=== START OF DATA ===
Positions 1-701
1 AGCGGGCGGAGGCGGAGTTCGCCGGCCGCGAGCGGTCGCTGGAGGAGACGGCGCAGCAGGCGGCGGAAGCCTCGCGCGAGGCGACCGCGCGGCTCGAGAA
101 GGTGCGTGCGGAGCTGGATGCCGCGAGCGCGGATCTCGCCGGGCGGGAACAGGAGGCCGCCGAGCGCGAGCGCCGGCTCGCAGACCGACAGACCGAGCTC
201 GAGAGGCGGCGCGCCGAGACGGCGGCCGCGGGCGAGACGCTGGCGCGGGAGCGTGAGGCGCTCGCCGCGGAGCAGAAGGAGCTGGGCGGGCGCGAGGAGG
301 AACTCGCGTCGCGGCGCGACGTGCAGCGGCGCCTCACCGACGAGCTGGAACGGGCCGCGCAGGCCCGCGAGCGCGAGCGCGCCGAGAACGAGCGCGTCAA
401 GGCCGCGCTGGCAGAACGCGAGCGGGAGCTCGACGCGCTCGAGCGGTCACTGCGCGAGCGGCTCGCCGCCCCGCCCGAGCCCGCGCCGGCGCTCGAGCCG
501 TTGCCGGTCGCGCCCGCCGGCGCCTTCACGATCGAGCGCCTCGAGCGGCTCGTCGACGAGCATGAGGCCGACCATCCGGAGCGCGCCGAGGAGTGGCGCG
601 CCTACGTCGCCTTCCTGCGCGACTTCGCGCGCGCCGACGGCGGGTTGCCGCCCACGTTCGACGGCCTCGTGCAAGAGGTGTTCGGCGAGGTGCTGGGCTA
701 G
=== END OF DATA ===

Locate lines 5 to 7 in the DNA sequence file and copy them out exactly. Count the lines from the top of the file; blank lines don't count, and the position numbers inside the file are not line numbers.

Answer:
301 AACTCGCGTCGCGGCGCGACGTGCAGCGGCGCCTCACCGACGAGCTGGAACGGGCCGCGCAGGCCCGCGAGCGCGAGCGCGCCGAGAACGAGCGCGTCAA
401 GGCCGCGCTGGCAGAACGCGAGCGGGAGCTCGACGCGCTCGAGCGGTCACTGCGCGAGCGGCTCGCCGCCCCGCCCGAGCCCGCGCCGGCGCTCGAGCCG
501 TTGCCGGTCGCGCCCGCCGGCGCCTTCACGATCGAGCGCCTCGAGCGGCTCGTCGACGAGCATGAGGCCGACCATCCGGAGCGCGCCGAGGAGTGGCGCG